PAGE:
Corona: Advice for parents in vulnerable situations

Families all over Norway are experiencing changes to their everyday life. This is more difficult for some families than others.

Schools, kindergartens and workplaces are closed, and we are spending much more time together than usual. At the same time parents may be trying to balance their work life with their family life. Some families will experience illness and infection, which can be difficult to manage. The situation is complex and may feel unstable for many.

Families in vulnerable situations may have an especially trying experience of the crisis due to things like physical or mental illnesses, alcohol or drug abuse, crime, or high levels of conflict in the family. Problems in the family may get worse because of the situation, and new problems can arise.

Here is some advice for how parents can manage the situation, and how the coronavirus may affect you and your family:

Get help

  • Health care services are available. Contact your GP (fastlege) or public health nurse (helsesykepleier) if needed. If you are already in treatment or observation by other health care professionals, you can also discuss your concerns with them.
  • Don’t hesitate to ask for help. Under the pandemic the Norwegian health care system will be under a lot of pressure. You can ask for support from others as well, like family, friends, a good neighbour, teachers or other childcare professionals you trust.
  • Helplines are open. Contact one of these if needed:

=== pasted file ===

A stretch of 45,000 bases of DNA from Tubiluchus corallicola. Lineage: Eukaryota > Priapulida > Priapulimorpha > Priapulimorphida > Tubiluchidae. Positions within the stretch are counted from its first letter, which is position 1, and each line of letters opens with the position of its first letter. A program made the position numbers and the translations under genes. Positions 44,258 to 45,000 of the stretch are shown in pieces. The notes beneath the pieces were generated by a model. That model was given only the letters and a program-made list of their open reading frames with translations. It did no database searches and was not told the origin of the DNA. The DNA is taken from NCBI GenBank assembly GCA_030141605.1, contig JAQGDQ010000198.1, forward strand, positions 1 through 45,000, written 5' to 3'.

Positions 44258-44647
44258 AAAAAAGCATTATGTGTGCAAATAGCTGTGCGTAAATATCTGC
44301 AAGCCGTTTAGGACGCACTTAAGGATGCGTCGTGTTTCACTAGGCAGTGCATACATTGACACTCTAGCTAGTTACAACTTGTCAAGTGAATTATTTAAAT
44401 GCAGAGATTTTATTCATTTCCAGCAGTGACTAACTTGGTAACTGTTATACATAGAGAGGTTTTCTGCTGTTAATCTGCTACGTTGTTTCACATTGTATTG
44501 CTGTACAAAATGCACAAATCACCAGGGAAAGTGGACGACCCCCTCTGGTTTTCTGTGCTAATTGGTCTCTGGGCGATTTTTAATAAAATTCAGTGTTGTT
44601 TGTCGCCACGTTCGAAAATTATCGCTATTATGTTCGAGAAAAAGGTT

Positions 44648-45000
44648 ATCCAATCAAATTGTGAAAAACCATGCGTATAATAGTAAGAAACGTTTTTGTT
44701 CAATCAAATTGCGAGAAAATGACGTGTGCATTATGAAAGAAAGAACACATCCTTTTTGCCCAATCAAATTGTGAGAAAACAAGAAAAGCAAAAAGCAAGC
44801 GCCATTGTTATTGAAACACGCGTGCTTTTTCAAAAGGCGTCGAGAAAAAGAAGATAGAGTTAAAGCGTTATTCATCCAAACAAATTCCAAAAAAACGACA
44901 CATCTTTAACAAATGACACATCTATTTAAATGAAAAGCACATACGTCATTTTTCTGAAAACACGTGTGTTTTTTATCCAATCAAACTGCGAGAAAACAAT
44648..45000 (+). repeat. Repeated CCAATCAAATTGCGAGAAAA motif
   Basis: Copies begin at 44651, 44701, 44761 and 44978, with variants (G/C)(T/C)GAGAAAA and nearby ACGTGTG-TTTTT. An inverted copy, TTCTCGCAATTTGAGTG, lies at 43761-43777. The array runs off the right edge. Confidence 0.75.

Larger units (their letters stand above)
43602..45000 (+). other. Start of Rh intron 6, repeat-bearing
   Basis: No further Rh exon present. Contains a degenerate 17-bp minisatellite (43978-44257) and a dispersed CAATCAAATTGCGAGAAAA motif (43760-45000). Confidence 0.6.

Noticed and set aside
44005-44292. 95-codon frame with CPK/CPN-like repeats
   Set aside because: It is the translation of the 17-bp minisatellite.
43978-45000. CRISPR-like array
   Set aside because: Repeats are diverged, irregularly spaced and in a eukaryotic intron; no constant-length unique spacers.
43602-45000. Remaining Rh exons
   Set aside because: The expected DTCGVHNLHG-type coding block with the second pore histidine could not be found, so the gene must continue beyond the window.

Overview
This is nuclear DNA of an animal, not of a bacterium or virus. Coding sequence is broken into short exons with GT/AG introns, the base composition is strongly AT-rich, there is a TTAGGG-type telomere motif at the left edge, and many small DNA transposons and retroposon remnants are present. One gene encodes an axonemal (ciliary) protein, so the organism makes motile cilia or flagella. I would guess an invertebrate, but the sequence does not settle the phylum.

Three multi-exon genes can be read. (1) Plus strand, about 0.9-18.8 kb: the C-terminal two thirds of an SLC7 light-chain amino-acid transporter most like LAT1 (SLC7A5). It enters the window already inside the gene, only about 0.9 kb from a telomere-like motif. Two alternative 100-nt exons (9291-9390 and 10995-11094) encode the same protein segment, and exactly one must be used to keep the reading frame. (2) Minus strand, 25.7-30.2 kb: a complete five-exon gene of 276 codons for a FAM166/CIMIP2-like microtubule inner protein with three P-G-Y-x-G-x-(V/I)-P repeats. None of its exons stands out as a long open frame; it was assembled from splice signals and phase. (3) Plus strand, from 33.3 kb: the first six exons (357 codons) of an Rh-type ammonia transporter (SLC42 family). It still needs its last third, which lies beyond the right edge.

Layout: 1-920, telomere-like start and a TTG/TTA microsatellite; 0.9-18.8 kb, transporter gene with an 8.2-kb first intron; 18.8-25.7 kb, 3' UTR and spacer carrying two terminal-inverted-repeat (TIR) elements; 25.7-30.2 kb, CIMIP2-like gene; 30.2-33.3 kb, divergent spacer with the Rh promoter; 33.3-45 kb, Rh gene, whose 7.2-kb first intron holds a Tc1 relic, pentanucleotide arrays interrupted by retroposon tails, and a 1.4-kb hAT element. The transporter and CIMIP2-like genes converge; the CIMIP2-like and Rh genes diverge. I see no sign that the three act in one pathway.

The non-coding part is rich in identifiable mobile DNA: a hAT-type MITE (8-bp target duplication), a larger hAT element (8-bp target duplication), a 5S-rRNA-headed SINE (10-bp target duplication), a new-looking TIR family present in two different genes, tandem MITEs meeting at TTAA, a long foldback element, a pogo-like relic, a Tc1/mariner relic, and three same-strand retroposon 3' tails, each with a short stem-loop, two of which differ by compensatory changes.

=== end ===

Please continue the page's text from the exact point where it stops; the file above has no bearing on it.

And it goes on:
• Mental Health Helpline, phone 116 123
    • The Church City Mission SOS service, phone 22 40 00 40
    • Psychiatric emergency rooms locally
  • Emergencies like this may worsen your financial situation. In that case, contact your employer, your bank or NAV.

Personal advice

  • Contact health care services if your family experiences very high levels of conflict, violence, or alcohol and drug abuse. Contact the police, your local (women’s) shelter, or helplines like the National Domestic Violence Helpline or the National Drug Abuse Helpline.
  • Keep in regular contact with friends, family and others who support you. Contact them on the phone or social media if you cannot meet them face to face.
  • Take breaks and look for a place where you can take some time for yourself.
  • It is important to take the time to figure out how you best can manage your own mental and physical health, even if others around you are sick, or your family situation is difficult.
  • Focus on the positive things you can do with your family.
  • It is important to stay updated about the situation and to gather true and relevant information. However, if following the media or social media makes you afraid or stressed, it is a good idea to limit your use of it. Remember that not every cough or sneeze around you will cause an infection.

What can families do?

  • Fixed routines can lower the level of conflict and have a positive impact on your mental health. Set fixed times for meals and bedtime. You could start the day with a family breakfast.
  • Talk to your partner about what is going on. Find out how you can manage your new situation and clarify your expectations. This may help you avoid conflicts.
  • Create activities at home or outdoors that make you happy or less stressed, like watching movies together, listening to music, reading, playing games, cooking together or take walks.
  • Children are sensitive to adult’s feelings and can easily become insecure if adults are anxious. Remember that you and your partner are models for your children’s behaviour, and they are influenced by the way you manage stress.
  • Assess what can happen if you or anyone in your family become infected or ill. How will you talk to your children about it? Who can help you with the shopping, getting medication and other chores?
  • Make note of anyone who could take care of your kids if you or your partner become ill. Don’t hesitate to ask family, friends or acquaintances for help.